Joint plenary sessions with the AUA and EAU were a particular highlight. Prof Chris Chapple confirmed the need for robust, evidence guidelines which support clinical decision making; and in many cases can be used internationally. He suggested collaboration is crucial between us as colleagues and scientists working in the field of urology. Stone prevention and analysis of available evidence was described by Michael Lipkin; unfortunately stone formers are usually under-estimaters of their fluid intake so encouragement is always needed! Amy Krambeck presented evidence for concurrent use of anticoagulants and antiplatelets during BOO surgery and suggested there can be a false sense of security when stopping these medications as it isn’t always safe. She championed HoLEP as her method of BOO surgery and continues medications, although the evidence does show blood transfusion rate may be higher. She also uses a fluid warming device which has less bleeding and therefore improved surgical vision; importantly it is preferred by her theatres nurses! MRI of the prostate was covered  by many different speakers, however Jochen Walz expertly discussed the limitations of MRI in particular relating negative predictive value (pictured). He eloquently explained the properties of cribiform Gleason 4 prostate cancer and how this variant contributed to the incidence of false negatives.

Moderated poster and presentation sessions showcased research and audit projects from the UK, Australia, New Zealand and beyond, mainly led by junior urologists. The best abstracts submitted by USANZ trainees were invited to present for consideration of Villis Marshall and Keith Kirkland prizes. These prestigious prizes were valiantly fought for and reflected high quality research completed by the trainees. Projects included urethral length and continence, no need for lead glasses, obesity and prostate cancer, multi-centre management of ureteric calculi, mental health of surgical trainees and seminal fluid biomarkers in prostate cancer. This enthusiasm for academia will undoubtedly stand urology in good stead for the future; this line up (pictured) is one to watch!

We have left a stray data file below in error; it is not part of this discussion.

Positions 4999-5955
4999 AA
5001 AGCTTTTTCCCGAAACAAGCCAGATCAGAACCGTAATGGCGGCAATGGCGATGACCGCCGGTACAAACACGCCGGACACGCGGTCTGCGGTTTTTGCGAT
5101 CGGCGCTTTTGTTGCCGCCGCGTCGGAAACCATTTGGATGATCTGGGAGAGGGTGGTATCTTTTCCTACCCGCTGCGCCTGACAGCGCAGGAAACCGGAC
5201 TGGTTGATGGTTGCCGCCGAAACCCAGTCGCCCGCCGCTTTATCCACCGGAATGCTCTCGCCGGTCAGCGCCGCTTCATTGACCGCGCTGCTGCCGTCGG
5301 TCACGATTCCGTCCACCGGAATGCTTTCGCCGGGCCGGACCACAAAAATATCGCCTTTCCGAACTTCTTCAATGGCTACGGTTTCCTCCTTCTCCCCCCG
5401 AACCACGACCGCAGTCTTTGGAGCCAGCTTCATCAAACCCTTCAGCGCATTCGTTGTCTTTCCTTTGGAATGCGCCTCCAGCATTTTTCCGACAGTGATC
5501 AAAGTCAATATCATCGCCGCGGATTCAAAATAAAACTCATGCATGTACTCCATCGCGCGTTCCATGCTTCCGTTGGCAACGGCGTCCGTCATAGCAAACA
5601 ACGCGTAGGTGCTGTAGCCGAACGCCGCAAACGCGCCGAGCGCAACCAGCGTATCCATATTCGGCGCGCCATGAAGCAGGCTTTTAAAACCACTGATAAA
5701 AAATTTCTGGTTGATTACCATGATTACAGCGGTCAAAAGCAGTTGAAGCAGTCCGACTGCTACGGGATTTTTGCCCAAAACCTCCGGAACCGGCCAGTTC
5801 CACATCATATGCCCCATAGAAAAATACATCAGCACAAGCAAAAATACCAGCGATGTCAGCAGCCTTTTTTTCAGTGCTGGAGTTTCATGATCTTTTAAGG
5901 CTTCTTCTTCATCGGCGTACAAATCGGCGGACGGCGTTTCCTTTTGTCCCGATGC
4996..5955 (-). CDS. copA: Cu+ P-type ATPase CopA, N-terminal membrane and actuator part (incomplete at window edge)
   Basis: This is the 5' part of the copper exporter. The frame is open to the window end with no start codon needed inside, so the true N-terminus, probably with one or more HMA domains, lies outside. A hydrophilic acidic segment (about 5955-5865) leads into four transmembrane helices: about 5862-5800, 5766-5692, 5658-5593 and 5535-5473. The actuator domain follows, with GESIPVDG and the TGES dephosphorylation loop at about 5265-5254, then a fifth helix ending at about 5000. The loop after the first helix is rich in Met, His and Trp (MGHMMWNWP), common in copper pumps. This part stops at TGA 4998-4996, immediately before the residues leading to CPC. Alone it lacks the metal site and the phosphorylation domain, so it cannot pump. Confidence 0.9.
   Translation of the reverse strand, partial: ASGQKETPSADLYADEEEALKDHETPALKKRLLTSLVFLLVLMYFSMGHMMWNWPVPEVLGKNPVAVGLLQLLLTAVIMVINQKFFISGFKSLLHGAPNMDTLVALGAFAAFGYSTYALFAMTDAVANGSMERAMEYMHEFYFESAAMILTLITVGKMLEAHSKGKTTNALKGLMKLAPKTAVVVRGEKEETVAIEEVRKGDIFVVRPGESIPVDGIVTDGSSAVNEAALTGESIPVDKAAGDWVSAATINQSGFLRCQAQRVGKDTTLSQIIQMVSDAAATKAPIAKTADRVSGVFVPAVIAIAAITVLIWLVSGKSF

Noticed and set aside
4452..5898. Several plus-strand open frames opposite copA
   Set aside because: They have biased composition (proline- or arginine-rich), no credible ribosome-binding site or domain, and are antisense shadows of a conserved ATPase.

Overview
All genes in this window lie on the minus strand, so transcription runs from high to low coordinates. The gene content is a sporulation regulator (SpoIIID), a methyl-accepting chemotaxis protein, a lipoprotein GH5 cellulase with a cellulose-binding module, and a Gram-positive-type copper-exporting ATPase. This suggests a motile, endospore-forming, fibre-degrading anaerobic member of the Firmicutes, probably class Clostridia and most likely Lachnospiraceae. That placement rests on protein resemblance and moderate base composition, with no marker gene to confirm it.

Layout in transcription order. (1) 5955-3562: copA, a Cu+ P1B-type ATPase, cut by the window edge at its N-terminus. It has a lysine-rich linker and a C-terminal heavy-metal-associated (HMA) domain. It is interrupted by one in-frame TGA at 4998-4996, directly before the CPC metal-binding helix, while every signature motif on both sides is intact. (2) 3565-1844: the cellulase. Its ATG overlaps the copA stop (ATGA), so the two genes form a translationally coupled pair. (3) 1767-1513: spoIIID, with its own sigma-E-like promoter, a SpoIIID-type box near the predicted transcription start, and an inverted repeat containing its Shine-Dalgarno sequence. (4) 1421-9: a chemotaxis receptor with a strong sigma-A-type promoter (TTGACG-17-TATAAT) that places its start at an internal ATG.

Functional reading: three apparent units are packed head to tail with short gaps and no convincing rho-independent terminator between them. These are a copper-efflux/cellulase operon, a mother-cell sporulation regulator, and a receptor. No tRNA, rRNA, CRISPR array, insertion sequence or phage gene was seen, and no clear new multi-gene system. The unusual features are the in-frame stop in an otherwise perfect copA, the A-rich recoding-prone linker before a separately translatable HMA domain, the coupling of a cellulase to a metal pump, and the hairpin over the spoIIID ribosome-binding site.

The Trade hall provided a great networking space to be able to meet with friends and colleagues and engage with industry. It also hosted poster presentation sessions, with a one minute allocation for each presenter – which really ensures a succinct summary of the important findings (pictured)! It was nice to meet with Australian trainees and we discussed the highs and lows of training and ideas for fellowships. Issues such as clinical burden and operative time, selection into the specialty, cost of training, burn out and exam fears were discussed and shared universally; however there is such enthusiasm, a passion for urology and inspirational trainers which help balance burdens that trainees face. Furthermore, USANZ ‘SET’ Trainees were invited to meet with the international faculty in a ‘hot seat’ style session which was an enviable opportunity to discuss careers and aspirations.

In addition to the Congress I was fortunate to be invited for a tour and roof-top ‘barbie’ at the Peter Mac Cancer centre; plus a visit to Adelaide with Rick (Catterwell, co-author) seeing his new hospital and tucking into an inaugural Aussie Brunch. Peter Mac and Royal Adelaide Hospital facilities indicated an extraordinary level of investment made by Federal and State providers; the Peter Mac in particular had impressive patient areas, radiotherapy suites and ethos of linking clinical and research. However beyond glossy exteriors Australian public sector clinicians voiced concerns regarding some issues similar to those we face in the NHS.